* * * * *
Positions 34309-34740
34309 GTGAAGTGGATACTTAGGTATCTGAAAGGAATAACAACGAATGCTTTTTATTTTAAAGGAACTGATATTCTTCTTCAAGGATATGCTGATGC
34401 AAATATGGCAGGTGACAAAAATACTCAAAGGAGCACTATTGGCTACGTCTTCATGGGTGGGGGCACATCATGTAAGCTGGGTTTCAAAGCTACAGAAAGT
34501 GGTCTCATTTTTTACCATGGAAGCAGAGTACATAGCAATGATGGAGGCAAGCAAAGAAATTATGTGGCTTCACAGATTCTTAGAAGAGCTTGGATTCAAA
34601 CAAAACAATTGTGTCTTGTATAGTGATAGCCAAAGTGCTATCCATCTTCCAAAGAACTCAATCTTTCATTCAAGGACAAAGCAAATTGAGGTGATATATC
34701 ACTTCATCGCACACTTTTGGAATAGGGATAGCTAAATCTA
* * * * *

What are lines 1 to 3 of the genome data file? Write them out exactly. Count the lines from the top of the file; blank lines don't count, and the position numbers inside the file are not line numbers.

Positions 34309-34740
34309 GTGAAGTGGATACTTAGGTATCTGAAAGGAATAACAACGAATGCTTTTTATTTTAAAGGAACTGATATTCTTCTTCAAGGATATGCTGATGC
34401 AAATATGGCAGGTGACAAAAATACTCAAAGGAGCACTATTGGCTACGTCTTCATGGGTGGGGGCACATCATGTAAGCTGGGTTTCAAAGCTACAGAAAGT